V IE WPOIN TS
LOST IN TRANSLATION
Avoiding jargon and providing realistic data can be the key to effective communication.
BY LYNDA BOURNE, DPM, PMP
From earned value management to work break- down structures, project management is rife with terms specific to the profession. However, while these terms are familiar to trained project managers worldwide, there’s a good chance they’re completely
unknown to managers trained in organizations and societies
that have different approaches to doing business.
As such, it’s not surprising that misunderstandings and
confusion among stakeholders can easily arise. (In fact,
stakeholders might not even be aware that they are being
The general business community frequently uses the
same words in a similar context but applies completely different meanings. Project managers say one thing, and others
understand something else completely.
Add in a few TLAs (that is, three-letter acronyms) and
total misunderstanding can ensue. When you mention
the threats and opportunities in the RBS, you’re obviously
thinking of the risk breakdown structure—but your stakeholder may be wondering why the Royal Bank of Scotland
is suddenly involved in the project.
Because one of the keys to project success is managing
stakeholder expectations, this is a major risk. Good communication requires feedback. You must be sure the recipients fully understand what information you’re conveying,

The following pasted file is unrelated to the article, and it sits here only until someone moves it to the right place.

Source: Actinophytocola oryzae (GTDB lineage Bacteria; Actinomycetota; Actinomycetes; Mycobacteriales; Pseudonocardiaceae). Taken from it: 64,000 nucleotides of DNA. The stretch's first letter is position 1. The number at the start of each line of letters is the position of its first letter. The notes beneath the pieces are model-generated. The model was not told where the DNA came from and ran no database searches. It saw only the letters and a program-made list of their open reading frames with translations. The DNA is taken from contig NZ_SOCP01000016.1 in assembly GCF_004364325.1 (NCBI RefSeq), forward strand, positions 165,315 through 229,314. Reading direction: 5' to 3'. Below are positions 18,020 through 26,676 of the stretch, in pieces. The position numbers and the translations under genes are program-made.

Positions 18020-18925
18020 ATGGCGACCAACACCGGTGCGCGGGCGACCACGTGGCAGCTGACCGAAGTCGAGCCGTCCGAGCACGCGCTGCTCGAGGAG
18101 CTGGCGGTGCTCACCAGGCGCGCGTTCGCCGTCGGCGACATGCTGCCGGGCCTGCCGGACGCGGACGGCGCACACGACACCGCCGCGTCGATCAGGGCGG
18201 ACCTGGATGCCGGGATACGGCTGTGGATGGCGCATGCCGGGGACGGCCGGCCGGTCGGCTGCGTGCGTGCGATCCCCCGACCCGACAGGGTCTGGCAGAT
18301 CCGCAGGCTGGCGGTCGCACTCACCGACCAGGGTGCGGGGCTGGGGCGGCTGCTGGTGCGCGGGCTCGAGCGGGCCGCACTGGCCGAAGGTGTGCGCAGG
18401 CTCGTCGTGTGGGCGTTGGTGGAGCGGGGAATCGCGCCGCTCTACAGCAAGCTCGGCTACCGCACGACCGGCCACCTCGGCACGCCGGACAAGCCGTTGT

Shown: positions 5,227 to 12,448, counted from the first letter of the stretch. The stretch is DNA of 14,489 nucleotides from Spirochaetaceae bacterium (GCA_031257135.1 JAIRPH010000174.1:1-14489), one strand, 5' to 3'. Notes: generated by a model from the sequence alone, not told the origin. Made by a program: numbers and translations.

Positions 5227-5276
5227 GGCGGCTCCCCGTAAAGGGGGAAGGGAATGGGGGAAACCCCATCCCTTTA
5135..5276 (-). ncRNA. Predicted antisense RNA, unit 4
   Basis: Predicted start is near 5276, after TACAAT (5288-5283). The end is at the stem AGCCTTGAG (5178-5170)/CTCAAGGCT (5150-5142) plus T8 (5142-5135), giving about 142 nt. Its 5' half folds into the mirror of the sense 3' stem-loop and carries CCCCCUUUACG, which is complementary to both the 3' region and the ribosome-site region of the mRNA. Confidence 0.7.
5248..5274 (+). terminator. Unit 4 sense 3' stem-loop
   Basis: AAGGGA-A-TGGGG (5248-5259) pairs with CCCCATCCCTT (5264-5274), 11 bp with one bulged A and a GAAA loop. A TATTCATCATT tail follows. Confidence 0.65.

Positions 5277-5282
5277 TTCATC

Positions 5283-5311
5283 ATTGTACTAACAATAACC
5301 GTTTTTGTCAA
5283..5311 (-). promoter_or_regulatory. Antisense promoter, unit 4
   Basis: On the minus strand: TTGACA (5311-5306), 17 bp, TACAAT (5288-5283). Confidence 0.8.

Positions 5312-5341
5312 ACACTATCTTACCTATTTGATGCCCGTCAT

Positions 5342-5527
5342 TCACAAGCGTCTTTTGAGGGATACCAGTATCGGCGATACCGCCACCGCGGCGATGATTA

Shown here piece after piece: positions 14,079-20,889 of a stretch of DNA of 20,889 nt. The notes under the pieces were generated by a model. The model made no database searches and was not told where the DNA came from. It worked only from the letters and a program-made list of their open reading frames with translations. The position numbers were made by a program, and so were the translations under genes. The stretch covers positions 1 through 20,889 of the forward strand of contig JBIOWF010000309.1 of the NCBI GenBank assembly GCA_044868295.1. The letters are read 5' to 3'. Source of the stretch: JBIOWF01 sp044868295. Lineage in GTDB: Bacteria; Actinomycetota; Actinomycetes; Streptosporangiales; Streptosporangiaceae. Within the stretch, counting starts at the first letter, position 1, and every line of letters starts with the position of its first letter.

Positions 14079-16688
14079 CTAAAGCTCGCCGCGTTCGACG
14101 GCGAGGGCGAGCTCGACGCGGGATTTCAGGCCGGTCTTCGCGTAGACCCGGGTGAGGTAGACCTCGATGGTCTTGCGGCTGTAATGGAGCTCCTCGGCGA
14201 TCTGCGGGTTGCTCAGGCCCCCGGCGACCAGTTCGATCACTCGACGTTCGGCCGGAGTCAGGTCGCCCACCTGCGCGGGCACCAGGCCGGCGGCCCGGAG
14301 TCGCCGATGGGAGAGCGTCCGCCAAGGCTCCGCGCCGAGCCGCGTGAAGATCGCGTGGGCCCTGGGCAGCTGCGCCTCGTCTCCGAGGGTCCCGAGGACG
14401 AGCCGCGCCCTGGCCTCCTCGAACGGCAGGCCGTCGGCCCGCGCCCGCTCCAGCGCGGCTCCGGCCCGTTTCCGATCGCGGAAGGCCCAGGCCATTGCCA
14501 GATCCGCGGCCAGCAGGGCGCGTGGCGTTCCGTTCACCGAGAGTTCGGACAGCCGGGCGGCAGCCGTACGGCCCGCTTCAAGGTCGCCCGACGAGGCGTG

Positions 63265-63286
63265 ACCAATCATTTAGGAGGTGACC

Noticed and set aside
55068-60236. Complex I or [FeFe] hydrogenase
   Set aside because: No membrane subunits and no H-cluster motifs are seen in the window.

including all of the message’s nuances.
>>Unnecessary detail and pseudo-
accuracy should be removed.
Instead, simplify information and
frame it in realistic terms.
ASIA PACIFIC WATCH
Most project managers who are accustomed to dealing with
stakeholders from other parts of the business, other organizations or other cultures understand these issues. They
will carefully construct all of their communications and test
for understanding. But even this level of care may not be
enough. They must ensure that the information itself does
not create false expectations. This is particularly important
when preparing time and cost estimates.
In many parts of Asia, managers will not provide a
precise estimate unless they are absolutely certain they can
achieve exactly what’s promised.
However, as project managers, we routinely use schedul-
ing tools that calculate very specific estimates. They’ll predict
that a task will be complete at, say, 3: 30 p.m. on Tuesday
in four months, simply because this is the output from the
approximations entered into the schedule. Or that the total
cost of the project will be AU$10,986,547.55, because the
estimating system churned out that summary total.
Lynda Bourne, DPM, PMP, is the managing director of
Stakeholder Management pty Ltd. and director of training
at Mosaic Project Services pty Ltd., both in
Australia. Dr. Bourne graduated from the
Royal Melbourne Institute of Technology
as the first professional doctor of project
management. She is president of the PMI